Charlie's House 5k 'Home Run for Safety' to Raise Funds for Public Safety House

Race and Kids Fun Run set for Sun., Sept. 29 at CommunityAmerica Ballpark in Kansas City, KS

SEPT. 6, 2013 [OVERLAND PARK, KS]—As any new mom will attest, they call it the “terrible twos” for a reason.

Supervising a toddler 24/7 can be nerve-wracking—especially when their mastery of walking is soon followed by a desire to climb furniture. In a blink-of-an-eye, the consequences can turn tragic.

A Kansas City charity created in response to a toddler’s death six years ago from a furniture-related accident hopes to turn the tragedy into a hands-on, teaching tool for generations to come.

When Charlie Horn, 2, accidently toppled a dresser upon himself in 2007, it sparked a wave of grief throughout a network of friends, neighbors and childcare professionals who knew him best.

Lynne Bock, a front desk associate at Midtown Athletic Club, wasn’t among that tight knit group, but found herself affected by the tragedy when she received a phone call from Harvey Grossman, M.D., her brother. The Overland Park pediatrician was particularly shaken; Charlie was one of his patients.

“I remember Harvey telling me that traumatic injuries are the most common cause of death in children and teens. And, they are preventable,” she said.

As a mom with grown children, Bock felt horrible for Charlie’s parents. Charlie was one of a set of triplets, and the Horn’s already had an older son so they had taken all the standard, home safety precautions, including securing tall furniture and bookcases. What made this accident unusual was that Charlie’s dresser was only 30 inches high—less than three feet off the ground. That is about the height of a standard kitchen table.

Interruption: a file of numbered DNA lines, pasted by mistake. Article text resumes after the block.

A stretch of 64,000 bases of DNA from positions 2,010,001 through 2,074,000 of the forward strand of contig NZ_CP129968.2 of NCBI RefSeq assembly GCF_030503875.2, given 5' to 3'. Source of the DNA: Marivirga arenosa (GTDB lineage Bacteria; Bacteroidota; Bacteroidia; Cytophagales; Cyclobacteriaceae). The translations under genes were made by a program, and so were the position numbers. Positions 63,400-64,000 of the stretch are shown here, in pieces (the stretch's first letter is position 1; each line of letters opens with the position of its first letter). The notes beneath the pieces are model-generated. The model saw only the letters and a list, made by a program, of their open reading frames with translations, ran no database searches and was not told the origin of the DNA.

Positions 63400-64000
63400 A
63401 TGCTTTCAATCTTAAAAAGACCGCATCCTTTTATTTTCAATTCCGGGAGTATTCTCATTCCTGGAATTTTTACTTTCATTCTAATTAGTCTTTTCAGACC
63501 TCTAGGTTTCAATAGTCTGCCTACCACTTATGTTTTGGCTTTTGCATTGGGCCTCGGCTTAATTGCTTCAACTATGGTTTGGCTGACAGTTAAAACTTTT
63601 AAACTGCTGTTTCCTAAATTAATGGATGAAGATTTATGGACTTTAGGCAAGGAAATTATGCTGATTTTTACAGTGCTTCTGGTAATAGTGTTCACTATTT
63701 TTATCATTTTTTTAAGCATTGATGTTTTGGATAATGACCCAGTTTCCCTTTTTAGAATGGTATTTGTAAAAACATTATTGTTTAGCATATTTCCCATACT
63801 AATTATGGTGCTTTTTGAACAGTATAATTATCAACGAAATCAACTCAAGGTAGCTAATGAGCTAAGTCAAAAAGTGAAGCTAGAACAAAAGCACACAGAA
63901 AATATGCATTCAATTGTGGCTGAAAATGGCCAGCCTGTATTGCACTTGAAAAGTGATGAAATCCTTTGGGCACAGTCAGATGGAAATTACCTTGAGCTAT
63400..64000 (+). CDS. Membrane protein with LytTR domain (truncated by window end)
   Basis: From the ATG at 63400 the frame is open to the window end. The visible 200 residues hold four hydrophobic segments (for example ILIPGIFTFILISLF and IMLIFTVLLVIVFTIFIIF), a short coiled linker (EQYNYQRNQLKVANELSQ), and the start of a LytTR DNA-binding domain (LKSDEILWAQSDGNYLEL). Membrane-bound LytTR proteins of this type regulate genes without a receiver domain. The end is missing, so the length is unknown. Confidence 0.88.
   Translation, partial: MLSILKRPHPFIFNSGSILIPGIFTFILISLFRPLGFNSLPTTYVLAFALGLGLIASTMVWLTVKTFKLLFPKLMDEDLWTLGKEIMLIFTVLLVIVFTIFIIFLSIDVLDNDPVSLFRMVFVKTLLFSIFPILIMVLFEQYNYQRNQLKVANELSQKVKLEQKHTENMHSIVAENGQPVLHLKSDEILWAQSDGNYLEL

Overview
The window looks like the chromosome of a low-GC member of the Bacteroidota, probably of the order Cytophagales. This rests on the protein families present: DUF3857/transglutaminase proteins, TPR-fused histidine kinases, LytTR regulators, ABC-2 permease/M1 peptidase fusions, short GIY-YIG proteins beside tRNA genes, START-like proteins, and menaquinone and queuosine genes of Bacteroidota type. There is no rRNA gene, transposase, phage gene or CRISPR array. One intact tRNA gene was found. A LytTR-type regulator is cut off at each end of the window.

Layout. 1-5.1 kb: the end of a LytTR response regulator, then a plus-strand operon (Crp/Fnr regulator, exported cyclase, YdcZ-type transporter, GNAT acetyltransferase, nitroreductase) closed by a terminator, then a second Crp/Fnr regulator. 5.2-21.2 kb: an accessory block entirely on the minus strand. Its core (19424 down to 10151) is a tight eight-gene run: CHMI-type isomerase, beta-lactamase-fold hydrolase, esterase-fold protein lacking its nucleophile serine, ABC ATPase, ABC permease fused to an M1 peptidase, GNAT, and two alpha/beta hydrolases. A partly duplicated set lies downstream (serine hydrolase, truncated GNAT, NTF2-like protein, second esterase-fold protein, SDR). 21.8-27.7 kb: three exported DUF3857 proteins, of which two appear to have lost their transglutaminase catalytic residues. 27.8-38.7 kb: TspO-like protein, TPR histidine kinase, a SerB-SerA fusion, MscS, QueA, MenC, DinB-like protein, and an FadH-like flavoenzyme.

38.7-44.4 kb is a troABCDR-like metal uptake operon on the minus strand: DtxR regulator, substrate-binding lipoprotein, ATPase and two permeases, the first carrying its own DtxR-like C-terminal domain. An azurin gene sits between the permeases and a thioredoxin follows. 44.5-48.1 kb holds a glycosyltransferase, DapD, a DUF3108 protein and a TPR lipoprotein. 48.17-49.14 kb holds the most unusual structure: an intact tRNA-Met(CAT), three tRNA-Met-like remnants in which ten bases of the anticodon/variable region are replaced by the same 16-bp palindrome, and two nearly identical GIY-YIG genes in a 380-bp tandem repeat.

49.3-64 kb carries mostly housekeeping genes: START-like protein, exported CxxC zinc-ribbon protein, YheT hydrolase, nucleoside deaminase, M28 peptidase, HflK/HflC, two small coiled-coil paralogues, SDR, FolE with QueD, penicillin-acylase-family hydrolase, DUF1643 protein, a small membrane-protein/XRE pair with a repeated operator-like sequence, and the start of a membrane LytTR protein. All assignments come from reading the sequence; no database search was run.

The Horn family responded by founding Charlie’s House, a non-profit dedicated to raising awareness of household dangers to children. Along with highlighting tip-prone furniture, its website at charlieshouse.org, also warns of other household dangers to children, including appliance cords, electrical outlets, floor coverings, stairwells and railings, among others. The site also offers a checklist and instructional videos on how to safety proof your home. The need to safely secure furniture, televisions and other items to walls, however, is Charlie’s House’s main thrust. The charity advocates the use of inexpensive furniture safety straps that can are anchored into wall studs.

At Midtown’s front desk, Bock takes a personal interest in handing out straps when she sees new parents or soon-to-be-moms at the club. She adds that the straps are available for purchase at area stores, including Babies R Us, Nuts and Bolts and Toys R Us.

Looking to take the next step, Charlie’s House is currently in a $1.3 million capital campaign to construct a Safety Demonstration House on Kansas City’s Hospital Hill. When built, the house will serve the public as a home safety, teaching tool and will also be used for fire safety education, health fairs and community outreach.

“We are appreciative of the assistance provided by Lynne Bock and Midtown Athletic Club,” says Cindy Mense, a Charlie’s House board member. “Individuals like Lynne and organizations such as Midtown are vital to fulfilling our mission. We know we’ve already saved lives with our message, but know there are many more families throughout Kansas City and across the country that need this information.”

To raise funds, the charity will host its “Charlie House’s Inaugural 5K Run/Walk and Kid’s Walk” fundraiser on Sunday, Sept. 29 at CommunityAmerica Ballpark. The theme is “A Home Run for Safety.”

Bock’s employer is among the many event sponsors. She credits colleagues and Midtown tennis professional, Kevin Torline, for coordinating a donation on Midtown’s behalf. And, she’s not surprised with the outpouring of private, corporate and public support for Charlie’s House.

“As a community, we all wanted and needed to make something good come from of a tragedy like this,” she said. “We are all affected, because we all have a Charlie in our lives.”

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